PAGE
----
4. FifthView

    FifthView Istar

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    Here's the really weird thing: from my experience, fantasy novels almost never have characters talking about evil. I don't remember the last time I encountered that word in a fantasy novel. I'm sure it's happened. But the thing is, most of the time the evil goes without saying, heh. It's left in the minds of the readers, for the readers to decide. To me, Voldemort never seemed evil—he's more like a force of nature, like a snake that can't be other than its nature—but Dolores Umbridge and Bellatrix Lestrange seemed evil. Especially Umbridge. This is despite the fact that intellectually Umbridge seemed more like an opportunist I hated rather than the embodiment of evil—never mind, she was an evil to be hated, lol. (I still think she is one of the best villains of any book I've ever read.)

    Generally, in-world the characters have reasons to oppose this or that person or force. "He must be stopped!" Etc. But they don't label the person as evil, from my experience. Maybe I just don't read those books...
     
  5. Demesnedenoir

    Demesnedenoir Istar

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    Whatever you do, don’t touch the concentrated Evil. It ain’t pretty.

    Even if there’s a creator god by what authority? That’s just humorous. It would be only through the authority of said creative power that you are given free will to question that being’s authority.

    There is evil, and Evil, and lesser evils... which show up a lot at the ballot box. But then again I have no problem reading about blacks and whites and grays and lots of pretty and not so pretty colors. I like evil. Voldemort is a wussy. Then again, so is Harry.

    Another weird notion is that evil doesn’t see itself as evil... really? Why the hell not? If I ever followed through with the evil thoughts in my head I would OWN it. If I pushed the shiny, red, candy-like button knowing it would destroy the universe, and it turned out there was a devil prodding my posterior with a pitchfork... I’d be like, yeah, shit, I deserve it. Bring on the brimstone.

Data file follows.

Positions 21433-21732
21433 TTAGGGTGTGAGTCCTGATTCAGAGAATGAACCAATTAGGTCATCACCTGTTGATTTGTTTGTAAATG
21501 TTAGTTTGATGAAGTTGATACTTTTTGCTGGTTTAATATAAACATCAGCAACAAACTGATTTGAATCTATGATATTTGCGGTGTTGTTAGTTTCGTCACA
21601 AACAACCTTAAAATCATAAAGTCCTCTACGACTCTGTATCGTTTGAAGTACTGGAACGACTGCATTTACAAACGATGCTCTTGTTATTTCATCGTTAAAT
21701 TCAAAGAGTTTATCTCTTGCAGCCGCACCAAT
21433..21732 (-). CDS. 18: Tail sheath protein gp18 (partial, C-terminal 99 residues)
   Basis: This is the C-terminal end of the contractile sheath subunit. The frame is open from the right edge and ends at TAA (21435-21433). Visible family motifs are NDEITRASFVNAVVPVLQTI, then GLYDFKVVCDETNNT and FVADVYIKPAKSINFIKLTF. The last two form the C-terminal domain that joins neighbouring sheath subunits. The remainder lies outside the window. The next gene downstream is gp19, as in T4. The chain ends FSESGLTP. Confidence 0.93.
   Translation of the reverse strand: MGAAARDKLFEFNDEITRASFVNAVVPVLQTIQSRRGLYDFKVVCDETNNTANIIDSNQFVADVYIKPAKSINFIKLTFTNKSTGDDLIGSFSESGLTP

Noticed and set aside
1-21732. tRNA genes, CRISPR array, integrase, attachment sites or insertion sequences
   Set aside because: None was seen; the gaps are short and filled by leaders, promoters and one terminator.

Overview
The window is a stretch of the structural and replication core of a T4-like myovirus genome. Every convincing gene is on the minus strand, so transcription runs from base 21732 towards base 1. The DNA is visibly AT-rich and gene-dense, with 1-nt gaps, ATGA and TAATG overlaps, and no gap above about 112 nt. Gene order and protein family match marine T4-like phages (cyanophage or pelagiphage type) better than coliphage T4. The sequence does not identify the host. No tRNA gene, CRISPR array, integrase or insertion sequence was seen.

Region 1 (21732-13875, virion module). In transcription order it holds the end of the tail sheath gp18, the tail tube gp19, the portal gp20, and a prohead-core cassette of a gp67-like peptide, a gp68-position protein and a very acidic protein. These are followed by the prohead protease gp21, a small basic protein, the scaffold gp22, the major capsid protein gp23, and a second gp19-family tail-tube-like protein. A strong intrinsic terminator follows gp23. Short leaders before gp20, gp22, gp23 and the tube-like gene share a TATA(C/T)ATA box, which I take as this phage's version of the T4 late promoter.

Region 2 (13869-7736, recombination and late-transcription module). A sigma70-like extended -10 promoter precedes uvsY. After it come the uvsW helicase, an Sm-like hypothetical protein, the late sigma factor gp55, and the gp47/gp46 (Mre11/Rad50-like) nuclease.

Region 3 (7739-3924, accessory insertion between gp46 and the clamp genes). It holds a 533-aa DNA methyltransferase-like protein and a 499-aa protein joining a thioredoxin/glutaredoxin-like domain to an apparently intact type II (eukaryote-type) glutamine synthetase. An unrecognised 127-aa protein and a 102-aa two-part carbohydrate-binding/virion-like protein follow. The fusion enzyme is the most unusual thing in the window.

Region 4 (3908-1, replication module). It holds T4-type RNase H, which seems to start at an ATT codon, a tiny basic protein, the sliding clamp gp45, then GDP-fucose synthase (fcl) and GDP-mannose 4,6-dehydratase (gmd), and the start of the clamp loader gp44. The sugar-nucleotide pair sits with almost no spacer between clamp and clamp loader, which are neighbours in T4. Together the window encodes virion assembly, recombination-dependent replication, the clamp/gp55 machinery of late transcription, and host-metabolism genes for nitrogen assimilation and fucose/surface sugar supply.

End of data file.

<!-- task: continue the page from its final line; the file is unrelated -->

pmmg likes this.
  6. pmmg

    pmmg Auror

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  7. Insolent Lad

    Insolent Lad Inkling

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    If 'good and evil' is too loaded for your taste, or doesn't work for your characters, then something a bit more neutral like 'right and wrong' might. A folk who don't believe in evil (or morality?) might still see things as ethical or unethical, or something along those lines---the rules of life, so to speak. I've had no problem with bringing up the concept of evil in my stuff but then it's my stuff and it is a subject that interests me.
     
  8. Yora

    Yora Maester

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    I got this idea of characters saying villains have a black heart orna red heart. Black when they act without concern for the harm it will do to others, and red when they deliberately cause harm out of anger or fun.